Monday, September 29, 2014

ollie the oiler

I am in Minnesota not by choice but here I am nonetheless. My father wants to see some military museums so he sits in the back of our Impala as we head north. I want to make him happy. He's 90 years old and his fragile spirit could take flight at any time. I hear him humming to himself as I have heard all my life and I've adopted the same habit myself. He reads his newspaper, every single article and does the crossword puzzle as he has for the last seven decades.

Twice a week he dresses up as Ollie the Oiler in bib overalls and a train engineer's cap. He plays the part of a maintenance man on an ancient dredging boat at our local museum. Ollie will answer tourist questions for anyone showing an interest in river dredging and you would be amazed how many people want to know this stuff.

We will be gone four nights. My father refuses to buy the commonly used suitcase with wheels and extended handle, easy on the back and easy to move. He would never trade "perfectly good usable" anything in for a better, more accomodating model. He has four, FOUR hard plastic suitcases and a large cooler full of beer and fruit. I heard him say one suitcase was just for shoes. He packs like a wealthy elderly matron from the Victorian era, er, your ladyship.

I could successfully live the rest of my life without visiting 1) another military museum or 2) another  blacksmith demonstration. I grew up being dragged all over the Midwest visiting these exhibits and I should be excused from any further suffering. Military museum: after an hour or two of viewing Civil War amputation tools and related items I feel heavy and sad and I need to go hold a baby or something. And blacksmithing: another barn, another blue-tinged fire with a hairy half-naked guy in a leather apron wielding huge iron tools and the thick sticky smell of manure. Oh look! He made a horseshoe! Oooh, aahh . . .

 Everything in Minnesota is painted forest green or made of knotty pine.

 You could get knotty-pined to death in this place. This is the land of seriously Norwegian Lutherans and loons, often one and the same entity. Actually, the loon is the state bird and there are loon calling contests in every berg and church parish, kind of like pig calling contests in Iowa. Come to the Midwest, an alluring corn-filled paradise hosting abundant animal calling rituals. The little town we are visiting puts a twist on their contest. What does a loon with a sprained foot sound like?  A drunk loon hitting on a female loon? A loon with popcorn stuck in his throat? There's just so much you can do with loon material.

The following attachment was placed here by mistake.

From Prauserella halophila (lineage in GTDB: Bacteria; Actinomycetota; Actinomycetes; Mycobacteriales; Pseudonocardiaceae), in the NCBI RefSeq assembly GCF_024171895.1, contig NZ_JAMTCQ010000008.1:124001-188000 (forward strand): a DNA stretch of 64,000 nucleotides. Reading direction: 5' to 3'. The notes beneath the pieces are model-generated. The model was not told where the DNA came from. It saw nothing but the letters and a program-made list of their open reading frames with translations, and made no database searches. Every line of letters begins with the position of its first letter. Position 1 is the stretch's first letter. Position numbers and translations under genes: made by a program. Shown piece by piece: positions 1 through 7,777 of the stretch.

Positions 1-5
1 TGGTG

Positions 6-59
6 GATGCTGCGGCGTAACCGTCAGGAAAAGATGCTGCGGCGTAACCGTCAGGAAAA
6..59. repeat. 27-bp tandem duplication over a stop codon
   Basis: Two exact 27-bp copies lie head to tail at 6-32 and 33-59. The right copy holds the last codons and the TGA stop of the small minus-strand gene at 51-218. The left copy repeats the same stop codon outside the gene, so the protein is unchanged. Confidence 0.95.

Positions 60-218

I ask the woman at the museum, is there a good place to eat around here? She is chewing her gum ferociously and finally says, "oh yah, just down the street, two bars that have good food, one on each side of the road, you betcha," in that singsong Norwegian Fargo lingo.  Instead I find a cute little French bistro in the travel guide. "But the woman at the museum said they have good food," spouse whines, he doesn't like those healthy eateries with complicated menus.  I will not eat bar food where nutritious innocent veggies get breaded and deep fried and then there's that other American creation, the family restaurant. They feel obligated to offer mac and cheese and other nightmare entrees on their laminated just wipe it clean menus.

At the French place my father smiles and slides into his seat and says, "always sit with your back to the wall. That way no one can shoot you from behind."

He's always been one to pull interesting philosophical ditties out of his head but lately they've been getting kind of strange.

1 comment:

Arizaphale said...

Ah yes. Suitcases. Who was the keen observer who marvelled at how our civilisation went to the moon before it put wheels on suitcases? Kind of makes you wonder what other problems we may have solved if we'd been paying more attention...
Tell your dad that with modern construction methods the bullet would go right through the wall anyway.....